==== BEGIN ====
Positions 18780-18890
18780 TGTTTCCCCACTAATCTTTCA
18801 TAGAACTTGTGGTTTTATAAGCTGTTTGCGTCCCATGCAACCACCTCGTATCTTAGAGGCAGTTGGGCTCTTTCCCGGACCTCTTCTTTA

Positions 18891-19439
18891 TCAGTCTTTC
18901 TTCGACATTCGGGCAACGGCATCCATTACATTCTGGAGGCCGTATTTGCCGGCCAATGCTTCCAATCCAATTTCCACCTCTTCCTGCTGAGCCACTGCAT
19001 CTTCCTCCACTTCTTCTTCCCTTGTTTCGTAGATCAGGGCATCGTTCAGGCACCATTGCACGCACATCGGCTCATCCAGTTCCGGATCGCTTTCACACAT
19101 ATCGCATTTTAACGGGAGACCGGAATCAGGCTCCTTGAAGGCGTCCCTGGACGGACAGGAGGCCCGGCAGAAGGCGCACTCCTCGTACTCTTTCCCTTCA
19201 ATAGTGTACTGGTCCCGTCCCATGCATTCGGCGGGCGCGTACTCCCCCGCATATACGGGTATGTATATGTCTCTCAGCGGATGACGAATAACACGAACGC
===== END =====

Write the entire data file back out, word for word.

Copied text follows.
Positions 18780-18890
18780 TGTTTCCCCACTAATCTTTCA
18801 TAGAACTTGTGGTTTTATAAGCTGTTTGCGTCCCATGCAACCACCTCGTATCTTAGAGGCAGTTGGGCTCTTTCCCGGACCTCTTCTTTA

Positions 18891-19439
18891 TCAGTCTTTC
18901 TTCGACATTCGGGCAACGGCATCCATTACATTCTGGAGGCCGTATTTGCCGGCCAATGCTTCCAATCCAATTTCCACCTCTTCCTGCTGAGCCACTGCAT
19001 CTTCCTCCACTTCTTCTTCCCTTGTTTCGTAGATCAGGGCATCGTTCAGGCACCATTGCACGCACATCGGCTCATCCAGTTCCGGATCGCTTTCACACAT
19101 ATCGCATTTTAACGGGAGACCGGAATCAGGCTCCTTGAAGGCGTCCCTGGACGGACAGGAGGCCCGGCAGAAGGCGCACTCCTCGTACTCTTTCCCTTCA
19201 ATAGTGTACTGGTCCCGTCCCATGCATTCGGCGGGCGCGTACTCCCCCGCATATACGGGTATGTATATGTCTCTCAGCGGATGACGAATAACACGAACGC